#7: Hope for Acute Heart Failure
July 8, 2014
100 Doctors Identify the Top 10 Medical Innovations for 2014
One hundred top experts at the Cleveland Clinic – professionals who care for patients every day – answered this question: What medical innovations will reshape healthcare in 2014? As reported on the website What Doctors Know, here are their top ten answers.
#10: Targeted Cancer Therapy
About 4,400 Americans die each year from lymphocytic leukemia (CLL). This year, doctors expect the FDA to approve ibrutinib, the first in-class oral drug available to treat CLL. Clinical trials were promising for the new drug, which targets cancerous cells without compromising a patient’s immune system.
#9: Heart Risk Screened through the Gut
Researchers believe they have a new tool to predict risk for heart attack, stroke, and death: trimethylamine N-oxide (TMAO). When bacteria in the stomach digest choline -- a substance found in red meat, egg yolks, and dairy products – the body produces TMAO. Choline is thought to promote hardening of the arteries. This means doctors have a new bio-marker to look for – TMAO – when assessing risk for heart attack, stroke, and death.
#8: Personal Sedation Station
Unless you choose to remain awake and alert during a colonoscopy, an anesthesiologist administers a drug like Propofol -- the one that Michael Jackson abused -- to put you under. Now there is new, personalized “sedation station” technology that enables healthcare pros OTHER than anesthesiologists to administer light sedation for life-saving colonoscopies. Here’s the main benefit: this new technology could reduce the national healthcare bill for this one important procedure by about $1 billion every year.
Last year, the FDA described synthetic hormone serelaxin a “breakthrough.” Now, there’s hope it will begin reducing the number of deaths from heart failure, which accounts for about 55,000 deaths in America every year. Test results have been impressive: six months after patients experienced acute heart failure, those treated with serelaxin were 38 percent less likely to die than those who received the standard therapy.
#6: Fecal Transplant Restores Balance
To restore proper bacterial balance, doctors are transferring a liquid suspension of a healthy person’s fecal matter into a sick person’s colon. “Fecal microbiota transplantation” shows real promise to treat the difficult and deadly C. diff infection and inflammatory bowel disease.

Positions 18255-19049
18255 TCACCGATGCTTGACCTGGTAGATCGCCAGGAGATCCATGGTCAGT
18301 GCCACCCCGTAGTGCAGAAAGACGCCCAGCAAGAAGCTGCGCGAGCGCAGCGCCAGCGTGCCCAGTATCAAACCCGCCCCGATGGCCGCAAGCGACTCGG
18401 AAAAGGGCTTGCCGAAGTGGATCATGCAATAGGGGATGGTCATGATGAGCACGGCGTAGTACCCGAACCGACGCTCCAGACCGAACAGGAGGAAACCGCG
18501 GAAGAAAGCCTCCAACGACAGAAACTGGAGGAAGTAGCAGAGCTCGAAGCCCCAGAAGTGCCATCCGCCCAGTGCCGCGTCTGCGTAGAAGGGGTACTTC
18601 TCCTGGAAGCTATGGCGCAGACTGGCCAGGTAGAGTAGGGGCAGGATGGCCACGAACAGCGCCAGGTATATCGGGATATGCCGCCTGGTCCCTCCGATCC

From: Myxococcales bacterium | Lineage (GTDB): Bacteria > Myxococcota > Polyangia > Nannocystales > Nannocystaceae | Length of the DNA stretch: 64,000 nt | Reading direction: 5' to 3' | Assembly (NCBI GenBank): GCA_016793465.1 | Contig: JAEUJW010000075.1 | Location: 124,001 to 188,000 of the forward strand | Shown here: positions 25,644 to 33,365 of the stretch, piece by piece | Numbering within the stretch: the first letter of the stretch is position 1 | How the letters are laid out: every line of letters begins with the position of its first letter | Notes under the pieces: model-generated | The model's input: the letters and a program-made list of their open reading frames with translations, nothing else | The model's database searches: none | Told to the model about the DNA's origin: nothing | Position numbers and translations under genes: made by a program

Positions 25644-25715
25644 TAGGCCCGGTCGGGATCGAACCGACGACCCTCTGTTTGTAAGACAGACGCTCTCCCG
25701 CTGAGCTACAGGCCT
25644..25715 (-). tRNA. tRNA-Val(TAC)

#5: Decision Support for Smarter Surgery
A new anesthesia management system records everything that happens in the operating room before, during, and after surgery. Inspired by jet aircraft technology, this system also provides a critical “alert system” that gives doctors a real-time heads-up when problems arise. Doctors, nurses, and anesthesiologists can now make smarter decisions in the operating room.
#4: Breakthrough for Hepatitis C
The drug sofobuvir (Sovaldi) promises new hope for people with hepatitis C. It’s the first all-oral therapy for the difficult disease, and has delivered the highest-ever cure rates, fewer side effects, and shorter treatment time. Three years ago, two other new drugs – telaprevir and boceprevir -- made the top 100 list for their promise in treating hepatitis C. Sofobuvir now significantly expands treatment options.
#3: Device Disrupts Seizures
For people with intractable epilepsy – in which seizures cannot be controlled by any other treatments – this new surgically implanted neurological device offers life-changing hope. When it detects the triggers of an impending seizure, it delivers short electrical pulses to interrupt the episode before it starts.
#2: Genomic Tests for Managing Cancer
Genomic tests evaluate the genes in a patient’s tumor to predict how that tumor will behave. So far, the technology has improved management of breast and colorectal cancers. In 2013, the FDA approved a new, similar test for prostate cancer. Why are these tests so important? They can help people avoid aggressive treatments when they’re not necessary, and save lives when those treatments are needed.
#1: The Bionic Eye Becomes Reality
A new technology with a retinal prosthesis – the “bionic eye” – promises to make a big difference for people with late-stage retinitis pigmentosa (RP), a disease that has rendered most patients legally blind by age 40. The bionic eye can’t fully restore sight. But it enables patients to detect light and dark, and to identify the location and movement of people and objects – a giant quality-of-life improvement for people with RP.